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James Madison’s First Inaugural Address, Asserting Neutral Rights in Prelude to the War of 1812

JAMES MADISON, Newspaper. The Repertory, March 14, 1809. Boston, Massachusetts: John & Andrew W. Park. 4 pp., 13¼ x 20¼ in.

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Indulging no passions which trespass on the rights or the repose of other nations, it has been the true glory of the United States to cultivate peace by observing justice, and to entitle themselves to the respect of the nations at war by fulfilling their neutral obligations with the most scrupulous impartiality.

When President Thomas Jefferson followed George Washington’s example and declined to seek a third term, he selected James Madison as his successor. Reflecting challenges within his own party, Madison won the Presidency over fellow Democratic-Republican DeWitt Clinton, who was endorsed by some state Federalist parties, by a narrow margin.

Item #30001.61, $795

Democratic Republicans Warn Against Federalist Resurgence in Wake of Embargo Act

[MASSACHUSETTS], Printed Circular, “United We Stand – Divided We Fall,” ca. April 1808, [Boston, Massachusetts], signed in print by “The Central Committee”; addressed to Col. Thomas Lincoln, Taunton, Massachusetts. 1 p., 8 ⅜ x 10 in.

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Item #24499.05, $450

Jefferson’s Proclamation on the State of Affairs with England (1807)

[THOMAS JEFFERSON], Newspaper. The Balance and Columbian Repository. Hudson, New York: Harry Croswell, July 14, 1807. 8 pp., 9½ x 11¾ in.

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This issue of The Balance and Columbian Repository features Jefferson’s proclamation regarding the British attacks on American vessels, several articles debating the President’s stance on the matter, an article about Aaron Burr’s trial, toasts given in honor of Independence Day, and an address to the Medical Society of Columbia County.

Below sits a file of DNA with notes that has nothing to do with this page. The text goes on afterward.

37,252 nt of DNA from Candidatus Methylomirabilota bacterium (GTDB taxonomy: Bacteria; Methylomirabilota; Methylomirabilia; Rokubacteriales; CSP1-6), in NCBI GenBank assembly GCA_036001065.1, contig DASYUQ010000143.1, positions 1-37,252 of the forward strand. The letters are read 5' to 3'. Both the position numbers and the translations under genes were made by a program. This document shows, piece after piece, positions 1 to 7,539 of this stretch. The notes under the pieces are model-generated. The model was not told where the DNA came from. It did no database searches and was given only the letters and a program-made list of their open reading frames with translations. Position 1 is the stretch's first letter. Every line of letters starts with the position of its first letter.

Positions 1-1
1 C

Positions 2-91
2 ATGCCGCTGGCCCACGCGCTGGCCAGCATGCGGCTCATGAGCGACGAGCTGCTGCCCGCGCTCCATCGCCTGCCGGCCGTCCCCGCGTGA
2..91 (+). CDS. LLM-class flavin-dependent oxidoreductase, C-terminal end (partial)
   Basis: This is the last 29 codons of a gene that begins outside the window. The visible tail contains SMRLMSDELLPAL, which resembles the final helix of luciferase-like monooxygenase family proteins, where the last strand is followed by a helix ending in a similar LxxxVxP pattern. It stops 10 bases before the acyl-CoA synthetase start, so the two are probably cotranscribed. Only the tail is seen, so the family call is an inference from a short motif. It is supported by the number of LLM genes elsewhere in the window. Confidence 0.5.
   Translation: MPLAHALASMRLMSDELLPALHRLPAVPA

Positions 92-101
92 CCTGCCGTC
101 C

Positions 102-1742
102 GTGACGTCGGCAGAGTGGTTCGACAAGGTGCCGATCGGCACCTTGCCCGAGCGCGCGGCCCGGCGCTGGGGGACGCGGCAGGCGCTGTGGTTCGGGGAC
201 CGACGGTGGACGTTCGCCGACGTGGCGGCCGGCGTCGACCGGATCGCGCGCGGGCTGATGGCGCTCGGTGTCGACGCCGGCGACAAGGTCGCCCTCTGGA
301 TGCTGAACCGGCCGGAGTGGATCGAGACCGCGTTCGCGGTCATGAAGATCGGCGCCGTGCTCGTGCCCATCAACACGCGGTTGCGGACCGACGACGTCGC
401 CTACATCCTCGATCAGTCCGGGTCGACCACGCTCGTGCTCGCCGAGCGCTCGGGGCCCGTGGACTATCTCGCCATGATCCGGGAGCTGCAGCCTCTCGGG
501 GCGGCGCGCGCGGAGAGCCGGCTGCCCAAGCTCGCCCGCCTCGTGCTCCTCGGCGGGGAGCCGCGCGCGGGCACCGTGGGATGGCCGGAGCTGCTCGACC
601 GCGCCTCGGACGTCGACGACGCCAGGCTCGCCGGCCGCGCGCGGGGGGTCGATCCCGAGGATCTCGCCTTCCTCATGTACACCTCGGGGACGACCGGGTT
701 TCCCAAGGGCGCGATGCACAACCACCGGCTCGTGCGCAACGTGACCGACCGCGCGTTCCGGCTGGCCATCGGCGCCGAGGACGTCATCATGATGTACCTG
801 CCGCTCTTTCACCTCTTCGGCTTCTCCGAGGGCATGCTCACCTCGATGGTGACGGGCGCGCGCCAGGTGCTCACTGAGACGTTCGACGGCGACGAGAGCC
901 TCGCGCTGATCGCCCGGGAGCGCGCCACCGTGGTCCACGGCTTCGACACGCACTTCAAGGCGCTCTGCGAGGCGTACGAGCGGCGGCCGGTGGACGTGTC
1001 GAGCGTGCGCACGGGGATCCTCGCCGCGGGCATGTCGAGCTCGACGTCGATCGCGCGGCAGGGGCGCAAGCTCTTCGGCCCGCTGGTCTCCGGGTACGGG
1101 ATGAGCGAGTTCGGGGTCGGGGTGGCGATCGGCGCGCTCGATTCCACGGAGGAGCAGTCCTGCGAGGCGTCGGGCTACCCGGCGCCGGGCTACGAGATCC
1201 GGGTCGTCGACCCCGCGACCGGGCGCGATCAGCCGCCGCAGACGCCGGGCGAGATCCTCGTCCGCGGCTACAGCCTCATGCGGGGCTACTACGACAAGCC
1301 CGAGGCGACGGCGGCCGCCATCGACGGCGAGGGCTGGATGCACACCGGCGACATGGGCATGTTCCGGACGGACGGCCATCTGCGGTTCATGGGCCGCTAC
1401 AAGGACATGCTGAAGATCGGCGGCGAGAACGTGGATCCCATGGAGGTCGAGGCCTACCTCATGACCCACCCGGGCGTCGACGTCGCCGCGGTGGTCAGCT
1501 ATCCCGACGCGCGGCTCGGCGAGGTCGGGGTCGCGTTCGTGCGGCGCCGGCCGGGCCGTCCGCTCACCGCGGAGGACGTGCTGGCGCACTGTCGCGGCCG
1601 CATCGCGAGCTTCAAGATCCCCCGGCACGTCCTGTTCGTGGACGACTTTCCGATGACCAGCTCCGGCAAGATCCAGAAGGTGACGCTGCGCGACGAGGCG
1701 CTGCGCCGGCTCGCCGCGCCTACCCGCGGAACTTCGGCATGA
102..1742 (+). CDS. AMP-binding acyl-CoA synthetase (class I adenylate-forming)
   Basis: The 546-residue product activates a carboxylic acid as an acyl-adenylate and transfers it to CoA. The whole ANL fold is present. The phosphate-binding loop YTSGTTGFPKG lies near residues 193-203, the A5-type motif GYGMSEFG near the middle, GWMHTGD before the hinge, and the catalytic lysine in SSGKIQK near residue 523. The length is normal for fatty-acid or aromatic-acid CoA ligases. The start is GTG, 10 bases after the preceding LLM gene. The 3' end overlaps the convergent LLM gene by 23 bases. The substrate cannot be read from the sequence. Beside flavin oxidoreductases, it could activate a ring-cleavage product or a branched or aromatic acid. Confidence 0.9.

Item #30000.66, $350

[Thomas Jefferson]. 1807 Acts of Congress, Including Law Abolishing Slave Trade, the Insurrection Act, and Lewis & Clark Content. First Edition.

[CONGRESS], Acts Passed at the Second Session of the Ninth Congress of the United States (Washington, D.C.: n.p., 1807). 134 pp. (219-352), 6 x 9 in. Includes table of contents (iv pp.) for this session, and index (29 pp.) and title page for entire volume at end.

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it shall not be lawful to import or bring into the United States...any negro, mulatto, or person of color, with intent to hold, sell, or dispose of such negro, mulatto, or person of color, as a slave.

Item #23963, $4,500

Madison, Monroe, Talleyrand and Jefferson’s “Crimes” and “back door pimps” in Negotiations to Buy Florida From Spain

KILLIAN K. VAN RENSSELAER, Autograph Letter Signed, April 2, 1806. 4 pp.

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Randolphs charges agt. Jefferson are that he recommended one thing in his private message, which he counteracted by his ‘back door pimps’ and obtained 2 Millions of Dollars to give Talleyrand, to open the door with Spain for Negotiation //- Also, for having nominated Gen.l Wilkinson Governor of upper Louisiana - blending the military with the civil.

R[andolph]- remarked in a reply to B[idwell], that he considered the ‘half formed opinion, from the half bred Attorney, as not worthy an answer, unless it was to tell him, that he was like the rest of the political wood cocks, with which he associated, that had run their Bills in the mud, and therefore wished not to see, nor to be seen.’

Item #22274, $2,750